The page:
I feel pretty good about my general health and have added some new tricks to my “already pretty good lifestyle”. Everything isn’t perfect, and I’m still feeling wear and tear on my aging body, but I’m not dead yet and I’ve lived through 2020 without getting COVID 19! How great is that? Feeling blessed, just sayin’…
I crashed. Taking off from my walking challenge was intentional Christmas Day. I don’t know what happened the day after that but no walking was done then either, (Oh, that’s right, it was the husband’s birthday. He got my walking time.) By Saturday night I was like wreckage. I sprawled in the recliner and looked terrible, felt terrible, and probably acted terrible. I was complaining and practically weeping as I tried to explain it to mom and my brother and niece. The frustrating part was not knowing why the sudden drop in energy, motivation, positivity. Was I sick (Covid, aaaagh!) or was I having endorphin withdrawal? Was that even a thing?
I forced myself back on the treadmill last night and tonight. I guess I feel better, but it was really strange and I’m not completely out of that bad space yet. Honestly, it was having to report in here that kept me from quitting – and the fact that my family was laughingat supporting me and being sympathetic. Thank you guys.
After my pity party over at Mom’s I was walking back to my condo and momentarily all the bad stuff was forgotten. The snow that had been drifting in all day, and the dark, and the lights were so arresting I had to stop in the freezing cold and just look. The snowflakes were so large and flat that the light reflected off them everywhere. The dark sky was a complete contrast to the glittery, sparkles on the ground. Winter moments like these are the reason I can stand to live up here.
This morning the snowplows were running before daylight, when it’s still kind of hard to see where you’re plowing. I shoveled myself out and had coffee with Mom. My brother got off his snowblower long enough to join us and then went back to work.
But the sun did come out. Walking outside seemed a possibility and I did have some things to deliver at our church, which is only about a mile away. I put on every possible winter layer, including a mask which, for once, was a help, not an aggravation. There was a breeze which was chilly when I was walking into it. Our temp was about 5 degrees F.
I stomped into the church with frost on my eyebrows and semi-numb feet. I didn’t realize that I had arrived at the same time as the work party for the coming Christmas Eve event. By the time I delivered my envelopes to the office I had also been given a job. I had nothing better to do so I put up lights, erected a wooden menagerie of animals, and carried decorations here and there. Every time I took off my mittens, even for a few seconds, I was amazed at how fast the cold became painful.
By the time I set out for home, my feet were more like blocks of ice but I hadn’t gotten my steps in for the day. Hitching a ride was out of the question. I knew I could make it, and I did, but it was the fastest section of my walk for the day. My app said I was walking 5.5 miles per hour at one point, but that would be more like running so I think it must be wrong. All I could think about was getting warm again… fireplace, hot drink, my “blankie”.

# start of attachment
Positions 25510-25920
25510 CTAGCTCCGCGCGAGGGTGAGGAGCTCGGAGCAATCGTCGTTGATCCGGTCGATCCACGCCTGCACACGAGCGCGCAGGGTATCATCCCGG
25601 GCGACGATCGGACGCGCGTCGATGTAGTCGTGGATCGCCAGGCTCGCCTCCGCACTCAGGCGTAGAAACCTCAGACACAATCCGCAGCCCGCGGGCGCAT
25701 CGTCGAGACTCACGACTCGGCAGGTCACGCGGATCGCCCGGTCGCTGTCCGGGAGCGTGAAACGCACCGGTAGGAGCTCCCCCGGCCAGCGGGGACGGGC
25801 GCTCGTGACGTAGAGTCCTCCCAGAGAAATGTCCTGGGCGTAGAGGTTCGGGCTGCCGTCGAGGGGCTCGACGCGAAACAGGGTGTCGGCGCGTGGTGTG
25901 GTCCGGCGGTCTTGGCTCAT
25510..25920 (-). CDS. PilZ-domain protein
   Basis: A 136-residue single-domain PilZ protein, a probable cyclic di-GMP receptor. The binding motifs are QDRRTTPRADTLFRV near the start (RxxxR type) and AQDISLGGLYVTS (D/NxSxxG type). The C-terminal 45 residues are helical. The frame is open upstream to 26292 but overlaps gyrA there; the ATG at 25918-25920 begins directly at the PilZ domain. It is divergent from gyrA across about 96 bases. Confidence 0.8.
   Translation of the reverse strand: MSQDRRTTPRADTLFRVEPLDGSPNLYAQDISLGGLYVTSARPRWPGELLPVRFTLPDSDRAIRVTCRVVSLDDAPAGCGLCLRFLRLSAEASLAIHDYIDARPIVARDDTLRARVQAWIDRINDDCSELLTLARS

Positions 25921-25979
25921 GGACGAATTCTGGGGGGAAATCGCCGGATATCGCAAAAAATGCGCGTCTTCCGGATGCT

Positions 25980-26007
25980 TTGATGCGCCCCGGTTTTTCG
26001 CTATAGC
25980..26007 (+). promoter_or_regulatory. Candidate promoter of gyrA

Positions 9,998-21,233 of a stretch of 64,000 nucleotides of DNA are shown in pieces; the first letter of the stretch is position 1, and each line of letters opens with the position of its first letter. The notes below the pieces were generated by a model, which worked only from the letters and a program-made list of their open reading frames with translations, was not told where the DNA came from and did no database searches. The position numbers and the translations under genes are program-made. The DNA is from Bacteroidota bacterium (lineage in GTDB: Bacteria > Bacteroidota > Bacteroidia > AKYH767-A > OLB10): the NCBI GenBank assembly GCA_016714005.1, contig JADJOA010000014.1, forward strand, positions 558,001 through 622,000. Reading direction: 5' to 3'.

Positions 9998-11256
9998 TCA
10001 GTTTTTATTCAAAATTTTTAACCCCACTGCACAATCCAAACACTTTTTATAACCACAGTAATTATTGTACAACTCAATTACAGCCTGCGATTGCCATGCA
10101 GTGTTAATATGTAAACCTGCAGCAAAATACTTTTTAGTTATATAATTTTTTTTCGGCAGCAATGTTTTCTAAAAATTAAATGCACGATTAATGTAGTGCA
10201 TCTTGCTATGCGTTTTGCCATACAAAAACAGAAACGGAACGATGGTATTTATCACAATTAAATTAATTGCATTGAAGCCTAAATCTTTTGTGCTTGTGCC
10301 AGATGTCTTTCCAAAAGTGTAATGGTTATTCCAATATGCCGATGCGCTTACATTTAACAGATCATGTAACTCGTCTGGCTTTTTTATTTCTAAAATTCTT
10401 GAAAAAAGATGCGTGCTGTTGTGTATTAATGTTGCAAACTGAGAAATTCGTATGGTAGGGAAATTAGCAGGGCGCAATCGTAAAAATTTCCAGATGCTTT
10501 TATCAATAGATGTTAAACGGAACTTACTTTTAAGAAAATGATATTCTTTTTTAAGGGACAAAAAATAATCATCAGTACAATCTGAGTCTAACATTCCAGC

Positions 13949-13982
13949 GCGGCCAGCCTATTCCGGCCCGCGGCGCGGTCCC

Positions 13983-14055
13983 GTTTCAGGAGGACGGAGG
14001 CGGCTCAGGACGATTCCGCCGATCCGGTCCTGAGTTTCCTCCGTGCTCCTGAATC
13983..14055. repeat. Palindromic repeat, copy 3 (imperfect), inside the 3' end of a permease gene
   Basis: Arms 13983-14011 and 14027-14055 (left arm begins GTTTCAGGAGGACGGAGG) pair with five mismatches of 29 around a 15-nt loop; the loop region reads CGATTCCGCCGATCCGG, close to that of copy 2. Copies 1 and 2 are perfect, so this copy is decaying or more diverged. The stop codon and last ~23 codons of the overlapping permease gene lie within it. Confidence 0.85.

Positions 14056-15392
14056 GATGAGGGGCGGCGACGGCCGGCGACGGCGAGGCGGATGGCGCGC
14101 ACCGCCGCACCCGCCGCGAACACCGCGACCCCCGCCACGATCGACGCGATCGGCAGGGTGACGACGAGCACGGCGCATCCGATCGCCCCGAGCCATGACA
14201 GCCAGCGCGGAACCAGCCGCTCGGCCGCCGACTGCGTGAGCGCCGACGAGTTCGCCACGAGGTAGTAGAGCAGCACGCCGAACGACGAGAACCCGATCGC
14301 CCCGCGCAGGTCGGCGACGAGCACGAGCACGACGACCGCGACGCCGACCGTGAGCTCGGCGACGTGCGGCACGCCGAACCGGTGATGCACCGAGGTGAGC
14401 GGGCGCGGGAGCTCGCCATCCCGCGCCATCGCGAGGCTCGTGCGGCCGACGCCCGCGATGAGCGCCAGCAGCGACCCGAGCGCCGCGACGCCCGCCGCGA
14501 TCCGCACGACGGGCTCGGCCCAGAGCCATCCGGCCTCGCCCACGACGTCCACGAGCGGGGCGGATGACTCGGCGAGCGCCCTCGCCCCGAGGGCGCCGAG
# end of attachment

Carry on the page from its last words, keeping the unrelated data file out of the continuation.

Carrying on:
It is beautiful after a snow, and I did snap a few pictures because I couldn’t not do that. (There are times when nothing says it better than a double negative.)
I might rest tomorrow instead of taking a walk. It’s supposed to be even colder. Just sayin’… May you all find a blessing in your Christmas celebration.
Living in northern Wisconsin, I am used to winter starting early and ending late. We had a good snow earlier, but then it gradually melted. We’ve had bare ground for several weeks now.
Today Mom and I spent the whole day at the house we are helping to pack up for our friends. We’ve nearly got the upstairs conquered. Tonight, and by that I mean 5 pm, I went out in the darkness to put a couple things in the truck and was surprised and a bit alarmed at the weather. It had been raining, just above the freezing point, all day. The water had been dripping off the roof onto a pile of metal bound for the recycling station, making a loud sound like a running faucet. But now, it was snowing and the wind had picked up. There were two inches of white stuff on the ground already and clouds of it were being hurled around, blizzard style.
My truck door opened with a crack, breaking a film of ice. I hurried back in to help Mom out and once in the truck we wondered if the wipers would be able to clear the windshield. I have a scraper somewhere in the back seat but it was buried beneath the boxes of things we were taking home to sort out. We were able to see out the front after a few swipes of the wipers, and I lowered both front windows to clear them enough to see the lights of other cars on the street.
We live only about a mile from where we were working and I was glad of that. The road was snow covered and no longer had edges and lane markings. The few cars that were out were going slowly and following each other’s tracks. A deep enough layer of snow removes all boundaries and landmarks, making everything look strangely unfamiliar.
But it is exciting. Whereas we were having a relatively boring, predictable weather pattern, now, SOMETHING WAS DEFINITELY HAPPENING!!